Continuing education for health care professionals

Continued medical education is an important part of our commitment to providing quality, cost effective care to our community. We have partnered with Michigan State University (MSU) to bring a four-year medical school to Grand Rapids, Michigan.

The university's Secchia Center in downtown Grand Rapids enhances physician recruitment efforts and helps bring new research activities to our community. The first class started in fall 2008 with 50 students. That number will grow to 100 students per class with an annual enrollment of 400 students by 2013.

Spectrum Health serves as a training ground-and our physicians act as faculty preceptors-for approximately 140 students from MSU and other medical schools through the Grand Rapids Medical Education Partners (GRMEP). We offer more than 16 active residency programs and train about 300 medical residents each year.

Revised medical rules and requirements (2016)

In December 2016, the Michigan Department of Licensing and Regulatory Affairs announced revised Medical Rules adding new requirements for Continuing Medical Education which include: 

  • Training standards for identifying victims of human trafficking – This is a one-time training that is separate from continuing education. Licensees renewing for 2017 must complete training by renewal in 2020; renewals for 2018 by 2021, and renewals for 2019 by 2022. Beginning in 2021, completion of the training is a requirement for initial licensure.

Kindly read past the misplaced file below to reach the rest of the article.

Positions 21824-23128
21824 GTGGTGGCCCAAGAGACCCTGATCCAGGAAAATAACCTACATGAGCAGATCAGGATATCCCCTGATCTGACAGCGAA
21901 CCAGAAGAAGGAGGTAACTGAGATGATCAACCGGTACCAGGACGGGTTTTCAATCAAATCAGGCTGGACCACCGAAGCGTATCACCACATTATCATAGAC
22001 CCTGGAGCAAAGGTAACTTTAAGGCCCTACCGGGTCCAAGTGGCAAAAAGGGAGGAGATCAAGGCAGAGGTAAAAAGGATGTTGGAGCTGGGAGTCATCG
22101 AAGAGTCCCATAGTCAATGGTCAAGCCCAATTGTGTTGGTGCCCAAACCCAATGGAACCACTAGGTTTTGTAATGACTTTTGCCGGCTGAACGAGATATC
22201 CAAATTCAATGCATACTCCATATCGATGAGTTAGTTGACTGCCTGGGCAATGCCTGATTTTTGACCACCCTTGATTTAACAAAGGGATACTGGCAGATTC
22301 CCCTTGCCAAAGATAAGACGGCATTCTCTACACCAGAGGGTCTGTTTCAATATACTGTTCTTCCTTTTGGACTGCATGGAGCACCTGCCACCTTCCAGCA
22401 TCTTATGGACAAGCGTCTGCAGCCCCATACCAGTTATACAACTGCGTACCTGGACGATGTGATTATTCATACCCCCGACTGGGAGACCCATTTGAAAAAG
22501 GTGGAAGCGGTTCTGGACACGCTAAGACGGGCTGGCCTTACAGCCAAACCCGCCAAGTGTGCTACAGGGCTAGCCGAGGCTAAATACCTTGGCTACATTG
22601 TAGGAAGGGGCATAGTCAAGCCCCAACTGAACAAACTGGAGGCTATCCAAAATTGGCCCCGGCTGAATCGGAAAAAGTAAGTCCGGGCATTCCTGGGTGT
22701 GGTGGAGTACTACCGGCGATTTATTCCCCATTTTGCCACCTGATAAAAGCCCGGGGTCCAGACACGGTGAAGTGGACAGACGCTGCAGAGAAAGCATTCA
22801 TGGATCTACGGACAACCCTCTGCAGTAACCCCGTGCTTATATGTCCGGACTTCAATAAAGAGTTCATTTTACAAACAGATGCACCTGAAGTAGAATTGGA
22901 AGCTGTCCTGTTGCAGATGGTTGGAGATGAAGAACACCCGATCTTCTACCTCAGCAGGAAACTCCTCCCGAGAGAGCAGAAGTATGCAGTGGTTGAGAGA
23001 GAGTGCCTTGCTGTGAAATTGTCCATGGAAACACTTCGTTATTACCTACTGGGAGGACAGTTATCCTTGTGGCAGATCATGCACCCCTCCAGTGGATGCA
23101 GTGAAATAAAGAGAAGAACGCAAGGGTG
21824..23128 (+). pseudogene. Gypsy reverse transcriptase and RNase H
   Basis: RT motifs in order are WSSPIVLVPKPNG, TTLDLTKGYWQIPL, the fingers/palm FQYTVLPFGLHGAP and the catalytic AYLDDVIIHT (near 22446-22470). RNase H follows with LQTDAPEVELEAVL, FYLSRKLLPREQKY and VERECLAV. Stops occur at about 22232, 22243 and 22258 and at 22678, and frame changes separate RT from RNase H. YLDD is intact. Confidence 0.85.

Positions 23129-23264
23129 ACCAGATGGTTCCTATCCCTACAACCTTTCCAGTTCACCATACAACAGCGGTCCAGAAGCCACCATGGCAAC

• Education on pain and symptom management – Starting in December 2017, a minimum of three hours of continuing education shall be earned in the area of pain and symptom management. 
  • Medical ethics – A minimum of one hour of continuing education shall be earned in the area of medical ethics.

New categories of CME

The Board of Medicine has updated the previous six categories of credit into two categories. As before, each medical doctor is required to complete 150 hours of CME approved by the board of which a minimum of 75 hours of the required 150 must be earned in Category 1 activities. The following is a breakdown of the two categories for licensure:

Category 1

  1. Activities with accredited sponsorship – Maximum 150 hours 
  2. Passing specialty board certification or recertification – Maximum 50 hours
  1. Successfully completing MOC that does not meet requirements (A) or (B) above – Maximum 30 hours 
  2. Participation in a board approved training program – Maximum 150 hours

Category 2

  1. Clinical instructor for medical students engaged in postgraduate training program – Maximum 48 hours 
  2. Initial presentation of scientific exhibit, poster or paper – Maximum 24 hours 
  3. Publication of scientific article in a peer-reviewed journal – Maximum 24 hours 
  4. Initial publication of a chapter or portion of a chapter in a professional health care textbook or peer-review textbook – Maximum 24 hours 
  5. Participation in any of the following as it relates to the practice of medicine – Maximum 18 hours 
    1. Peer review Committee dealing with quality of patient care 
    2. A Committee dealing with utilization review
    3. A health care organization committee dealing with patient care issues
    4. A national or state committee, board, council or association
  1. Until December 6, 2019, attendance at an activity that was approved by the Board of Medicine prior to December 6, 2016 – Maximum 36 hours 
  2. Independently reading a peer-reviewed journal prior to December 6, 2016, that doesn’t satisfy the requirements of Category 1, subdivision (A) – Maximum 18 hours 
  3. Prior to December 6, 2016, completing a multi-media self-assessment program that does not satisfy the requirements of Category 1, subdivision (A) – Maximum 18 hours